On the way from Abuja to Tula and back, I was struck afresh by the immense size of Nigeria, the beauty of the landscape and the country's bio-diversity. From Abuja we got to Nasarawa state, a state that is often overlooked partly because of its proximity to Abuja. Along the way, I saw ordinary Nigerians by the roadside going about their daily businesses. Ultimately, all Nigerians are the same. We soon arrived in Jos, the city where politics, religion and ethnicity are so delicately intermingled. It was now difficult to see the bold evidence of the violence that attended the council election in Jos North local Government, save for the burnt churches and houses that litter a section of the city. But the politics of it is still problematic.. I had been in Jos twice since the last crisis, and although the people pretend that all is well, the rape of the innocence of a city once known for its cosmopolitanism is the most painful part of it all.
When a city's soul is injured, the people bear the pains. Governor Jonah Jang seems to be the target of Fulani and Muslim anger. Joshua Dariye, former Governor of the state who had been pushed out of the Peoples Democratic Party is now being welcomed back to the party. The PDP seems determined to create a strong competition for Governor Jang. But while PDP leaders are busy politicking and personalizing the situation in Jos, not much thought is being given to the challenge of lasting peace. The PDP at the centre should be more concerned about this rather than setting one politician against the other in Plateau state.
Jos to Bauchi took another two hours. By now, I was beginning to complain about the hot and dry weather, and the long distance we were traveling, made less stressful though by the continuous munching of anything that a mouth could accommodate: groundnut, suya etc, I drew much pleasure from the changing landscape as we drove into the heart of the savannah. There was one village on the Bauchi road, where the rocks are arranged in a curious formation, as if a large boulder sitting on other boulders would tip over onto the main road or onto the house below. Grazing cattle, donkeys, goats....and vast open land. Southern Nigeria is heavily urbanized, with sprawling population density. You can hardly travel in the South without coming upon settlements and people, but up North, except in the cities, the countryside spectacle is one of vast open fields with occasional small settlements by the road side. "Where are the people?", I had asked.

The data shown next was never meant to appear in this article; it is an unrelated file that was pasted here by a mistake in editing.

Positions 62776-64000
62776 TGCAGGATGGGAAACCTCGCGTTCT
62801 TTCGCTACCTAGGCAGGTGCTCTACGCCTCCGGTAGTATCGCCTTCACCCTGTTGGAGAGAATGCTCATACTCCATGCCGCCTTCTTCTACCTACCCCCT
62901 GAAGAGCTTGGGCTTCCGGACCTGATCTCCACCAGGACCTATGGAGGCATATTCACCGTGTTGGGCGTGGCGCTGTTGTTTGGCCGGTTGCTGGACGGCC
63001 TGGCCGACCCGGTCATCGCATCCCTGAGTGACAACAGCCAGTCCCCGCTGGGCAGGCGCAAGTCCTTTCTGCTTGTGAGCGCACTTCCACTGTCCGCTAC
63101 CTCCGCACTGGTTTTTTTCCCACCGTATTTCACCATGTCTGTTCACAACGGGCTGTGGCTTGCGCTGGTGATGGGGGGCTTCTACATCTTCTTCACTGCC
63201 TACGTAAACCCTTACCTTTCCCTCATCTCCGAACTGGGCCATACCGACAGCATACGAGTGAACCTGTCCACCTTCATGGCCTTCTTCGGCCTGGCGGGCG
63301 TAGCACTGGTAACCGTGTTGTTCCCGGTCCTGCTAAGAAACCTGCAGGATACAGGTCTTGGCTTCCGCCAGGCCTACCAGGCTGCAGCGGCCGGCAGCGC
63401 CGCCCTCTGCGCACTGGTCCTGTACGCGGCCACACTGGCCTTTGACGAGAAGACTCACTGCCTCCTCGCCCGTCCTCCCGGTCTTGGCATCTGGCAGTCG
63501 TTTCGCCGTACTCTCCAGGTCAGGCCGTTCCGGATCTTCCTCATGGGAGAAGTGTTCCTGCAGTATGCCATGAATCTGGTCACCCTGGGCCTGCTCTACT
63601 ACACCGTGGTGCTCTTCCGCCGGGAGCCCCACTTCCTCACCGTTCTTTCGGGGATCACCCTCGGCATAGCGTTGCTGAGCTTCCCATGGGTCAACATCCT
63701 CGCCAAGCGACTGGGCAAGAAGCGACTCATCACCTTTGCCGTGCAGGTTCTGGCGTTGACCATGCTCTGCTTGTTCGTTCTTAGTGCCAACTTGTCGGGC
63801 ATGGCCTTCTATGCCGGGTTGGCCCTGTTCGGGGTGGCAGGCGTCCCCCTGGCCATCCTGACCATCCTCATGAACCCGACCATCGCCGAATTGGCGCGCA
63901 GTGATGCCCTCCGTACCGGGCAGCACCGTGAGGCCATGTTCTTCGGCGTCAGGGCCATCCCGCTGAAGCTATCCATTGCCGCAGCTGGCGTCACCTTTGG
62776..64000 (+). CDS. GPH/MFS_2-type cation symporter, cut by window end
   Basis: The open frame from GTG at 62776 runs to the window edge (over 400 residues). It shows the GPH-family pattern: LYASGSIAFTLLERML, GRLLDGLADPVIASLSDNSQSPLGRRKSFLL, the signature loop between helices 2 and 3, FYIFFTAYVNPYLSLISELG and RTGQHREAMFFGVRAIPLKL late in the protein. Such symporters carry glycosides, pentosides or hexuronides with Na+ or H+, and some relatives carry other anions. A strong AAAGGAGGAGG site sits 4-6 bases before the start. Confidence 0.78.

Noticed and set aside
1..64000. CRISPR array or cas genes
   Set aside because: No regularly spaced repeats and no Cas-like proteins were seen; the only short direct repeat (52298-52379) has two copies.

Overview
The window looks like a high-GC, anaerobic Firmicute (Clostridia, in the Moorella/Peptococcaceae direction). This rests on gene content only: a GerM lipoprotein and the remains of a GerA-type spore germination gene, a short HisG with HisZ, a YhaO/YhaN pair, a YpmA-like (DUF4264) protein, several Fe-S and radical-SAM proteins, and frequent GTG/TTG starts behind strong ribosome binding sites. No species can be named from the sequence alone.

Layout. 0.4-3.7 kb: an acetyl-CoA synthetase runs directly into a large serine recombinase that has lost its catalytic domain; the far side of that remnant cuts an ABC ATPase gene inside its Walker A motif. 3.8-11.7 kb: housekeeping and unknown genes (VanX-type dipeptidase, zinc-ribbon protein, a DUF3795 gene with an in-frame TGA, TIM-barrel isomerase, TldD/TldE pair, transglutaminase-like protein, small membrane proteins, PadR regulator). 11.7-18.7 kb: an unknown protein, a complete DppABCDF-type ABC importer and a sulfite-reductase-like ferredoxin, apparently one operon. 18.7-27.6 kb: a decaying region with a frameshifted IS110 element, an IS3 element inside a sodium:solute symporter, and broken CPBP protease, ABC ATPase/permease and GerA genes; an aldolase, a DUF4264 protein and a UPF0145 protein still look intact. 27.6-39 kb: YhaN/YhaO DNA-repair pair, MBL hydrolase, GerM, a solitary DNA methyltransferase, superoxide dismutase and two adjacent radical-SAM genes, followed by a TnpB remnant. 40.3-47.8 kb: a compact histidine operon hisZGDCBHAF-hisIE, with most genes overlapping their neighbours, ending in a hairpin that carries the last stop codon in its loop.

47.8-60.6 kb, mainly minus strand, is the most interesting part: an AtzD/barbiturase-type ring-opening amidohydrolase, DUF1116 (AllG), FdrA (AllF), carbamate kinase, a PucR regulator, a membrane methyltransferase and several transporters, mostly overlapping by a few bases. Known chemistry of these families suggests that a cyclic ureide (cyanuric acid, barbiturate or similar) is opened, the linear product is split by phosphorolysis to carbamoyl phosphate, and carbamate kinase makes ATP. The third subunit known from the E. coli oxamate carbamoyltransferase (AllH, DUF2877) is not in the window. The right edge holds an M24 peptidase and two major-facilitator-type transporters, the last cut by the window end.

"The people in this part of the country", I was told "are nomads. They don't stay in one place."
I could see the cattle of course.
"The cattle you see are very important to the Fulani. I inherited cattle too."
We got to Bauchi. It looked so dirty. Some of the public buildings begged for a fresh coat of paint. The state Governor, Isa Yuguda is obviously distracted. He has recorded one big achievement which the people of Bauchi state would not forget in a while though: He married the President's daughter. And he has defected from the ANPP, the party that brought him to power, to his father-in-law's ruling PDP. Aggrieved members of the state House of Assembly went to the Government House to return the Sports Utility Vans they were given by his administration. We needed to buy fuel in Bauchi so we stopped at a fuel station where there was a long queue. Such queues are common in the North. Modibbo went and talked to the station manager and we were allowed to jump the queue.
"Here in the North, if you explain that you are traveling and you need help, people will readily oblige you. Nobody will protest that you are jumping the queue." I noted that such a practice does not quite exist in the South. In the first place, nobody would believe you if you claim that you are a traveler. Someone is likely to tell you to shut up because "we are all travelers". An army of almajiris soon showed up, wielding plastic bowls and begging for alms, as they closed in on the car.
"Don't worry, they are not violent. They just want money." Moddibo soon engaged them in a discussion. They are students of a Quranic School, they claimed. So he asked them to recite something in Arabic and if they did so successfully, he would give them a prize. They just kept giggling.